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> The choice to choose is always there. The choice
> of choices to choose from is not.
He who controls the list, controls all. ;-)
> That was the price of higher reliability in an open
> network of choosers.
Which might be a necessary evil in many cases.
> The actual authority resides in the exercise
> of the rule to audit and then to join to a rule for action
> on audit. This actually probably works fairly reasonably
> given reasonable humans
I'm not so sanguine about this. If you need to reach a site for business
purposes, and an automated 'bot denies access, there may be a human review
process. However, you cannot ignore the temporal component. If you needed
the info in a timely manner, running through a manual bypass process can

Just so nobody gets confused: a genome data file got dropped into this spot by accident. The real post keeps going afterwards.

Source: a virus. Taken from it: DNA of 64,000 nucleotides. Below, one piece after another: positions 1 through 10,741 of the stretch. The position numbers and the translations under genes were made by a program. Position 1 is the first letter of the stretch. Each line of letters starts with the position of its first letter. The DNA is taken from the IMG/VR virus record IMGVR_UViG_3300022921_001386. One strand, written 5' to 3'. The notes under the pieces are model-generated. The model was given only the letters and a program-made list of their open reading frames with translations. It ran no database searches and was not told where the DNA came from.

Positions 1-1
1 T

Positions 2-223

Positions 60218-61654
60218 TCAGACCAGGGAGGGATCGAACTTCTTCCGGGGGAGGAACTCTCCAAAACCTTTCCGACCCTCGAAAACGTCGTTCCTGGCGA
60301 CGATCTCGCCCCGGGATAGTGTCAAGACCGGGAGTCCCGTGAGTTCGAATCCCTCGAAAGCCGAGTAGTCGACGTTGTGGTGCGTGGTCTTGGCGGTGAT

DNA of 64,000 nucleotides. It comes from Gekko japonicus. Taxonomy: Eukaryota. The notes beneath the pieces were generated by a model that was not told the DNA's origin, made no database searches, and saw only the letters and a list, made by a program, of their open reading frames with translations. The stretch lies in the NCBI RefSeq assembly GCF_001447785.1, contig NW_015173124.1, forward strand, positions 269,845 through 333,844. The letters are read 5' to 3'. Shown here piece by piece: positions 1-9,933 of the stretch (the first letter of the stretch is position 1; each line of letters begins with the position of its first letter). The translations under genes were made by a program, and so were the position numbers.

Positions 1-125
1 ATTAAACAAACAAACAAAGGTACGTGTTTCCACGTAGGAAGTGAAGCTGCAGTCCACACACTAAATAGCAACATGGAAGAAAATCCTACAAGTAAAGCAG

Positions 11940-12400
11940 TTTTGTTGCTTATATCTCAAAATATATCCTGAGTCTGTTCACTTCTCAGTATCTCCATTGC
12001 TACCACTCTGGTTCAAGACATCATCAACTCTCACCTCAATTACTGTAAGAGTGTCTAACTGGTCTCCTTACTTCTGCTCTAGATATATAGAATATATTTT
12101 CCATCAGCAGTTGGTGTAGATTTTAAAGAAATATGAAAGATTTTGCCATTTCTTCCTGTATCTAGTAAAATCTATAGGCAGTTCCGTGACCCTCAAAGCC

easily take too long (ever had to do this with a Fortune 500 company where
response time to such requests is usually measured in weeks?) for the goal at
hand. My experience is that this is the norm, not the exception.
Humans may at times be reasonable (though the course of human history leads
me to conclude otherwise). Corporate policies and procedures are rarely
Your conclusion depends on so many assumptions that it is more idle
speculation than anything else. ;-)
Andrzej Jan Taramina
Chaeron Corporation: Enterprise System Solutions